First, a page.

Business News Digital Royalties Timeline Labels & Publishers Legal

Allman Brothers Sony lawsuit gets green light

By | Published on Tuesday 24 March 2009

When the producers of some of Eminem’s early work, who get a royalty from those releases, were in court the other week arguing that Universal should pay them a bigger cut of Slim Shady’s digital revenues, we noted the similarities between their lawsuit and the case being pursued by the Allman Brothers against Sony Music. We reported that case was ongoing, and low and behold, there’s an update on it right now.

Both cases are based on how an artist’s digital revenues are classified. Labels currently treat download sales as being the same as physical track sales – ie CD sales – but some artists argue that download revenues should be treated like other licensing revenues that come in from radio and TV stations, and increasingly online streaming services, because the process (and cost) of distributing tracks to a download store has a lot more in common with making music available to media platforms than manufacturing and distributing CDs.

It’s an important distinction, because under many traditional record contracts artists get a much bigger share of money generated through licensing than they do of record sale revenues. If either sets of brothers – the Eminem-producing Bass Brothers or the Allman Brothers – were successful in their litigation then any artists whose recording contracts do not specifically discuss digital revenues could argue their record companies owe them a much bigger share of all past and future download sales. It could cost the record companies millions.

The Allman Brothers case was first filed in 2006. It was initially dismissed by the court because of the wording of the lawsuit, including issues surrounding the use of the terms “leasing” and “licensing”. But it was known that the Allman Brothers’ legal people were busy addressing that dismissal, and, according to Hypebot.com, last week they were successful because a US judge overruled the dismissal and gave the green light for the case to properly proceed to court.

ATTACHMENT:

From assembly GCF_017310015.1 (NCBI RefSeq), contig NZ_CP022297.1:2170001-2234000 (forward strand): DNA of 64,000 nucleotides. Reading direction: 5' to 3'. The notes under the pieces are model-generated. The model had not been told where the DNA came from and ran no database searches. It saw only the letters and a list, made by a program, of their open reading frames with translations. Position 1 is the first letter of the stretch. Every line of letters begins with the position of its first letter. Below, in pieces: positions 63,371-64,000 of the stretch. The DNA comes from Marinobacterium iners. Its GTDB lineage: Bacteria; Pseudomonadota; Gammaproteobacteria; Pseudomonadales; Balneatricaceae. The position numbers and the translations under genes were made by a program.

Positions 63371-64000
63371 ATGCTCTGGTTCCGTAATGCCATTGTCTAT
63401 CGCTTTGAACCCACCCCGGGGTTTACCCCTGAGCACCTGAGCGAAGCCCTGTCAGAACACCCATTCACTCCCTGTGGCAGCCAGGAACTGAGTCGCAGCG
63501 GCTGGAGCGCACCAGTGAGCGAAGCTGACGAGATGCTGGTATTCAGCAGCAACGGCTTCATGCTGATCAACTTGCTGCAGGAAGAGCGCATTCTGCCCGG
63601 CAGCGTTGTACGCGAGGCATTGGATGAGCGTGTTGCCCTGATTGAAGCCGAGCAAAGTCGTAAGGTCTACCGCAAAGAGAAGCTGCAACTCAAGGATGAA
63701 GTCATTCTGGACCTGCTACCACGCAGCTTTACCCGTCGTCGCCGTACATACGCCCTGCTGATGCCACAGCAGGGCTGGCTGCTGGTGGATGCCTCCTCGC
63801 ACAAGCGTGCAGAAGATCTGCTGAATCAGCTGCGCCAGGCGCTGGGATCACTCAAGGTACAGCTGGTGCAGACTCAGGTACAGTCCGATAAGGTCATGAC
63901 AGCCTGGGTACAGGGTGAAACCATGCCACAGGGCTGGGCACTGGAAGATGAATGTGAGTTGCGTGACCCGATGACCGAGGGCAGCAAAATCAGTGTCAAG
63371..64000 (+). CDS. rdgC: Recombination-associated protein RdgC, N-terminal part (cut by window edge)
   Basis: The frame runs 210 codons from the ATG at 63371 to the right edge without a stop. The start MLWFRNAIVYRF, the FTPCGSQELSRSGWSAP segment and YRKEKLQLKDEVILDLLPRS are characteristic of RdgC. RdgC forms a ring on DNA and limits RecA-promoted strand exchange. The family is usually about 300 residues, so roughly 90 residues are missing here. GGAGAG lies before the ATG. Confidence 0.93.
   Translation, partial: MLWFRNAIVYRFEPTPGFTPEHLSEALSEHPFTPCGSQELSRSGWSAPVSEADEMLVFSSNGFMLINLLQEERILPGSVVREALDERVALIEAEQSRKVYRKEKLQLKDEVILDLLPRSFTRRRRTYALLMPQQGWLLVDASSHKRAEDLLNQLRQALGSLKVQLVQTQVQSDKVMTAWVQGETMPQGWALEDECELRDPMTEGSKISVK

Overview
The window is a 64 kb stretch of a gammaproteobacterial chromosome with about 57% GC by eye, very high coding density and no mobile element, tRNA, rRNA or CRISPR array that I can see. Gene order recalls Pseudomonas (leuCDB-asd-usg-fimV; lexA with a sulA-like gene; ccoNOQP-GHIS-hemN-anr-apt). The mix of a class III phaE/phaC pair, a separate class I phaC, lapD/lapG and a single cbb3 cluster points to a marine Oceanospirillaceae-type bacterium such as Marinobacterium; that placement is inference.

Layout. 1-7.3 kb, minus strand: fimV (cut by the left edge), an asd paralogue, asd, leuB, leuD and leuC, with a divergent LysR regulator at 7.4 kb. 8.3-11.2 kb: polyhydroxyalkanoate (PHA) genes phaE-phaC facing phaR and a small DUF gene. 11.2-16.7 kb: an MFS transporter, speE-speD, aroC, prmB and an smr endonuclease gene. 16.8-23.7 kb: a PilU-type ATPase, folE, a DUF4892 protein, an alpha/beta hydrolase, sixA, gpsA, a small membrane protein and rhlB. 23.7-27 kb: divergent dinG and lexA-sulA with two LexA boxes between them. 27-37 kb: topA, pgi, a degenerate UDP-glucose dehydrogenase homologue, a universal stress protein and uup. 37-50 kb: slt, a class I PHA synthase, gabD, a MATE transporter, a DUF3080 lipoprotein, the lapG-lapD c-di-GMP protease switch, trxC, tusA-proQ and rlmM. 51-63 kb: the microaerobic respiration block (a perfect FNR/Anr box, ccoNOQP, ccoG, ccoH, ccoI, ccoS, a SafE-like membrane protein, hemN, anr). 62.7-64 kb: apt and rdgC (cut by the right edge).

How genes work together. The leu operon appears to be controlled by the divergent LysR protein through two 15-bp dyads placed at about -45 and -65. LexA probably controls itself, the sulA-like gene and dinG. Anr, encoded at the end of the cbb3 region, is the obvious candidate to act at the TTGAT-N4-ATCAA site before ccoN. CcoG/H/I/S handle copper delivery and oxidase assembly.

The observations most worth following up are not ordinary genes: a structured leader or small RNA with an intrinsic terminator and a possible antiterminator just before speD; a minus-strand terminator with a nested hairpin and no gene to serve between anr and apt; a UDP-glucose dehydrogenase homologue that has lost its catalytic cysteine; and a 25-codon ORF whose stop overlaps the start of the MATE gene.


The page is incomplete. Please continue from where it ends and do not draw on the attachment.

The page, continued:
Confirming the latest court ruling on their case, a spokesman for the Allman Brothers’ lawyers told reporters: “We are pleased with Judge Daniels decision to move forward and are looking forward to this case going before a jury on the merits of our claim”.

Of course, it’s worth remembering the Bass Brothers’ aforementioned claim regarding their share of Eminem digital royalties was unsuccessful. Asked how their case differed, the Allman Brothers’ legal people say that the Slim Shady case was affected by the wording of a 1998 agreement that specifically dealt with downloads – whereas no such provision is given in their client’s contracts with Sony.

They told Hypebot.com: “In [the Bass Brothers] case there was an amendment to the subject 1998 recording agreement that dealt with ‘the sale of albums by way of permanent download…’ which treated downloads as a general royalty generating activity like the sale of a CD. In our case, no such language exists and the subject record agreements simply state that the artist is entitled to 50% of the licensing income Sony received from the lease of the artist’s master recordings. The judge in the Eminem case opined that the agreement between iTunes and Universal Music was a license”.



READ MORE ABOUT: |

SIGN UP GO PREMIUM CMU NEWS CMU DAILY CMU DIGEST CMU TRENDS SETLIST